Placer County logoPlacer County is “going green” heading into the new year, with newly installed solar panels now live at six county buildings, saving tax dollars and providing renewable energy.

“We are excited to have our buildings powered by an alternative energy supply, which will help reduce the county’s carbon footprint,” said Placer County Facilities Management Department Director Steve Newsom. “The carbon reduced by these solar panels is equivalent to more than 900 vehicles removed from the road for over 20 years.”

Carports were installed at Placer County’s Community Development Resource Center, Larry Oddo Finance Administration Building, Auburn Justice Center and Auburn Jail in North Auburn; the Bill Santucci Justice Center in Roseville; and the 1000 Sunset building in Rocklin.

At all six facilities, the solar panels are mounted on top of new carports that are outfitted with security lighting – shading parked vehicles, reducing light pollution and improving security.

The solar generation is tied into the electrical grid and will offset the cost of power provided by PG&E and Roseville Electric. The solar panels are expected to generate enough electricity to meet up to 85% of the total energy needs at several facilities, including the Santucci Justice Center and 1000 Sunset building.

The solar project was made possible by the Placer County Board of Supervisors’ approval of a $275,000, 20-year agreement with ENGIE Services to install, operate and maintain the systems. The county anticipates saving approximately $5 million in energy costs over the next 20-year term.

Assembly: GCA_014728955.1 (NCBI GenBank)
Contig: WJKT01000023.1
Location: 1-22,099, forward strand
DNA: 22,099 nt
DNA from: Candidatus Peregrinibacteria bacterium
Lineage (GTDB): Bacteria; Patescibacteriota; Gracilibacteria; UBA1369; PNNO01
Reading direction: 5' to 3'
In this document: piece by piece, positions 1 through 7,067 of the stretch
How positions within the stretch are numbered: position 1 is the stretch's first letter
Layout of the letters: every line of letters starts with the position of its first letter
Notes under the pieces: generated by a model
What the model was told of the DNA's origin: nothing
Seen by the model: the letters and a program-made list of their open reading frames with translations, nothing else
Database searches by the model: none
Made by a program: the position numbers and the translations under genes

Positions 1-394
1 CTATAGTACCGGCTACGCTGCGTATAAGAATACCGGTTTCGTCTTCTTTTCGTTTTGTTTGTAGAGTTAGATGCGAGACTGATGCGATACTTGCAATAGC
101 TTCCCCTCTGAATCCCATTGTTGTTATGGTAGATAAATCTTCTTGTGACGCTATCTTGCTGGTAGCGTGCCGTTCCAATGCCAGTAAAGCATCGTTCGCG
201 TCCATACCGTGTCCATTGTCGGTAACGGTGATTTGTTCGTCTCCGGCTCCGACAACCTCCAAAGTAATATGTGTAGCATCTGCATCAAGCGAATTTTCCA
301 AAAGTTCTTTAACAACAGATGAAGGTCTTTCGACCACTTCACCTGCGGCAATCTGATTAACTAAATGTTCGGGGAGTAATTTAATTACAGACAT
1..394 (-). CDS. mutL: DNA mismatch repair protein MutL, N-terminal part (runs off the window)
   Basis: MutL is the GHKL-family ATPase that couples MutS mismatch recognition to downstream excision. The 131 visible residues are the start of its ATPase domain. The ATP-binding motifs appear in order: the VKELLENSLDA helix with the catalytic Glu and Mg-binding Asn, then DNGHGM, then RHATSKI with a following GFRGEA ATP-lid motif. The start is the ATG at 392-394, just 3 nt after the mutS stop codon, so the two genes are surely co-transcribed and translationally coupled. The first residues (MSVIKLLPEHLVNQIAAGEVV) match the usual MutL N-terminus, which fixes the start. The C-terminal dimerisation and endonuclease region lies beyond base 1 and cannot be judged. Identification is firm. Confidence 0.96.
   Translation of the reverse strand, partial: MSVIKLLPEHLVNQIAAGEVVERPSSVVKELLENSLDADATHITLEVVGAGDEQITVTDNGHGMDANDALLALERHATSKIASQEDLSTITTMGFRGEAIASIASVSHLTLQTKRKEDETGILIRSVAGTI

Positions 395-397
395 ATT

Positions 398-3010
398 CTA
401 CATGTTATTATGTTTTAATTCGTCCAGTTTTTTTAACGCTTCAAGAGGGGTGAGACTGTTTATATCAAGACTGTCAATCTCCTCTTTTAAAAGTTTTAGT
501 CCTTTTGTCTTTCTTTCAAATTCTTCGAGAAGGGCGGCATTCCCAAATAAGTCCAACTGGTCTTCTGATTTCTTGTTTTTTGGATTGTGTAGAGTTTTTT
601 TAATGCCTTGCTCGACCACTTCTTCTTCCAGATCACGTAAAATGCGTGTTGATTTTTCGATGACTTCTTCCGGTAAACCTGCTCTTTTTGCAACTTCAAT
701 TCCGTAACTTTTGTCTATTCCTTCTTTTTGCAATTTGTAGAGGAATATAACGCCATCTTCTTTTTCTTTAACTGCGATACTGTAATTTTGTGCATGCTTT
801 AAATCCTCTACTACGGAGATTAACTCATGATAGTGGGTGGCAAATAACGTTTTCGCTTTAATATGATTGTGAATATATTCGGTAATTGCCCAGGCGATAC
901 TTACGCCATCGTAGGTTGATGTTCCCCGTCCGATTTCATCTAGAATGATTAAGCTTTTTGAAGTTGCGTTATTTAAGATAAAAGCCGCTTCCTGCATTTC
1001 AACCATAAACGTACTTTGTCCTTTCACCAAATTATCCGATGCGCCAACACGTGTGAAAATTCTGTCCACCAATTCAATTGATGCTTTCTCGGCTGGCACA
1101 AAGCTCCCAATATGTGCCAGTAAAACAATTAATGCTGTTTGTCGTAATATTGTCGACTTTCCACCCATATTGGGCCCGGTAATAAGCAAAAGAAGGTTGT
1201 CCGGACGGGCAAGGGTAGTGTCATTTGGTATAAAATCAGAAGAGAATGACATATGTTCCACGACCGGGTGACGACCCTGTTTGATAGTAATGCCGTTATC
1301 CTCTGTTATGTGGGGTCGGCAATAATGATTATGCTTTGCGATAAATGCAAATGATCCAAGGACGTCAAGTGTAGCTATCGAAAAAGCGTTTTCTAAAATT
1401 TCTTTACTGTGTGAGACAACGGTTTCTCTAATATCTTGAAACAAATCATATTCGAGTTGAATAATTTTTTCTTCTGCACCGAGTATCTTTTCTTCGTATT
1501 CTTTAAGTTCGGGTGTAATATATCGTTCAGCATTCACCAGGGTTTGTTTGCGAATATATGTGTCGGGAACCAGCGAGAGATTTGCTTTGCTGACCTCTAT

The project supports one of Placer County’s critical success factors to provide high-quality, cost-efficient public facilities. The entire organization is working toward becoming paperless and the addition of new solar panels in parking lots at six county buildings is just another example of the county’s continued commitment to environmental responsibility.

“The solar carports make sense for a variety of reasons and within alignment of our county’s priorities,” said County Executive Officer Todd Leopold. “This project adds to our successful history of implementing policies to save taxpayer dollars, reduce emissions and advance climate sustainability — including mPower, solar power incentive programs, the Placer County Government Center Master Plan, the county recycling system, the Placer County Sustainability Plan and zero-emission transit buses.”

In January 2020, the Placer County Board of Supervisors also approved the first-ever Placer County Sustainability Plan – a road map to meet California’s greenhouse gas emission reduction goals and reduce the county’s vulnerability to climate risks like worsening wildfire severity.